Are you using all of your small business assets? In fact, your employees may be the strongest resources a small business has: team players who actually work in “the trenches.” Businesses often fail to engage employees who may actually have the best solutions to business challenges.

A company that discourages employees from offering suggestions is a company that is missing out on a valuable resource – the men and women who actually handle the minutia of the job. People actually doing the job may know the challenges they face more clearly than you do.

Ask them for help.

Most employees want to help. However, if operational decisions exclude the employees working the factory floor or the front desk, employees won’t offer suggestions that could actually benefit the company. Recognize that in many cases, employees know more than you do about a procedure or operating system. Solicit input from all stakeholders in any decision you make. You can develop projections, collate metrics, and study the numbers for weeks and not learn the basic issues employees face each day.

Trust them to make good decisions

Employees empowered to make decisions at the most basic level are more likely to develop innovative solutions that can boost productivity and margins. Give your employees latitude in making the decisions that affect them. Review each suggestion, determine that it does, indeed, make sense, and implement the solution. Make every employee a stakeholder.

Don’t micromanage or disappear.

Micromanaging every little detail of workplace activity is a morale buster. Employees feel you’re looking over their shoulders. You show a lack of trust. On the other hand, employees don’t want you to hand out assignments and then disappear behind a closed office door. Make the effort to strike a balance using prudent oversight. Provide written descriptions of what employees can and cannot decide on their own, make yourself accessible, monitor progress, but don’t micromanage or vanish.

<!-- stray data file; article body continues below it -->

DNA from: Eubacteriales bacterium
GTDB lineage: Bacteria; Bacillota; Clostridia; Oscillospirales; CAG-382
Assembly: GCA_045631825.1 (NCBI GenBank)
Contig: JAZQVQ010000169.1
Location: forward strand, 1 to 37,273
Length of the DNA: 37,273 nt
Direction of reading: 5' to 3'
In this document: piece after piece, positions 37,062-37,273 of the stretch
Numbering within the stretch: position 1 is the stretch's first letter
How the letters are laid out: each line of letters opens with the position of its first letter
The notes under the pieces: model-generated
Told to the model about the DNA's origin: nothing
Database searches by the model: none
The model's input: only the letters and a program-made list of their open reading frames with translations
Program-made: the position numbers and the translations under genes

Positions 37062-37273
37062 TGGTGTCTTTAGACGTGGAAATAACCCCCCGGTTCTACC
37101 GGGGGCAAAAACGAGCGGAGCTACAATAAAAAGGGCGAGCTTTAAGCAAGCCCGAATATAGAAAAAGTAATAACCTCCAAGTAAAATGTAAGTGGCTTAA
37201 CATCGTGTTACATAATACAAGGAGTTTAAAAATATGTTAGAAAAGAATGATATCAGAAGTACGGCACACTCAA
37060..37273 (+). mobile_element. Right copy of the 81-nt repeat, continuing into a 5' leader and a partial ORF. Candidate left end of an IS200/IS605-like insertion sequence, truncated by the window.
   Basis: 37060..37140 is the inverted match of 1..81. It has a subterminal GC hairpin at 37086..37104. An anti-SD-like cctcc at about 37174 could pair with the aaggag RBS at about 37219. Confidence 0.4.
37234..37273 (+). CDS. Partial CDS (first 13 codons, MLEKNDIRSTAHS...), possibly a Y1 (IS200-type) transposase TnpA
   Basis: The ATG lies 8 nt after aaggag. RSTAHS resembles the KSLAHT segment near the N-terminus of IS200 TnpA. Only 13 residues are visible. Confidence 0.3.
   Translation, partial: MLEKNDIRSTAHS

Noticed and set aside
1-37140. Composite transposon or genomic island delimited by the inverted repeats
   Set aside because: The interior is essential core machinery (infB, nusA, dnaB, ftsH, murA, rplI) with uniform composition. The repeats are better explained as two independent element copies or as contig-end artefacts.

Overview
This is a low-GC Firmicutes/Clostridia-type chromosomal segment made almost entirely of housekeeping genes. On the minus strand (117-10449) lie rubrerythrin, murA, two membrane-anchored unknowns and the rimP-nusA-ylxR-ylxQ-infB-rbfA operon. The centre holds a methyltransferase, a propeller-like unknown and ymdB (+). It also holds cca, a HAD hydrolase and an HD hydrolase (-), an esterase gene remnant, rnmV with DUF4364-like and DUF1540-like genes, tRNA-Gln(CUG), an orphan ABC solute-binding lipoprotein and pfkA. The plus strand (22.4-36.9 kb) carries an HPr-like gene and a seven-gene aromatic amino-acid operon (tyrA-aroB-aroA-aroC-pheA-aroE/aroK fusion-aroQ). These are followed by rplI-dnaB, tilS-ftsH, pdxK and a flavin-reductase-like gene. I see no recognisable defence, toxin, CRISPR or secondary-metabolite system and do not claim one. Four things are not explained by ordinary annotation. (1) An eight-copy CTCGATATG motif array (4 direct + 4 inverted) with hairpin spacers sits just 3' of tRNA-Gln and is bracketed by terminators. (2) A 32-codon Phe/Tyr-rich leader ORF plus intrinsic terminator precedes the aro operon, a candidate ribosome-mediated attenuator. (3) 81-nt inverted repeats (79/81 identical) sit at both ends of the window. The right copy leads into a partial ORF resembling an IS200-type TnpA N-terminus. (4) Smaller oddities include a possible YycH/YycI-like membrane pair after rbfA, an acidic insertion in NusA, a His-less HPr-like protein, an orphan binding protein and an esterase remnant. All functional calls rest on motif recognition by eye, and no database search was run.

Praise the team loudly.

If an employee makes a contribution, make sure credit is given where it’s due. If an employee finds a solution, don’t take credit for the fix. Make sure employees recognize your appreciation and reward innovative employees with incentives that motivate the entire staff.

Keep employees in the loop.

Create office transparency so employees see what you’re doing and you see what they’re doing. It’s important to keep employees informed about managerial activity. Be honest, be straightforward, be thoughtful of employee needs. This is the best way to dismantle the break room rumor mill.

Treat your staff like human beings.

Even if you have hundreds of employees, someone in your office should track birthdays so cards can be sent to employees as a sign of appreciation. Accept that life happens and sometimes an employee has a family obligation that takes precedence over coming to work that day. Be understanding of the needs of your team.

Play by the same rules employees follow.

If the office opens at 8:00 AM, arrive on time. If the staff has to come in on a Saturday, be there with pizza for lunch. If the team works late, you should be the last one out the door. Employees will grumble much less about extra work or new procedures when they see you following the new rules and working shoulder to shoulder to get the job done.

Your employees are a valuable source of information – if you create a corporate culture that encourages employee participation at all levels. Employees who contribute to business success can be one of your strongest business resources.


The information provided is presented for general informational purposes only and does not constitute tax, legal or business advice.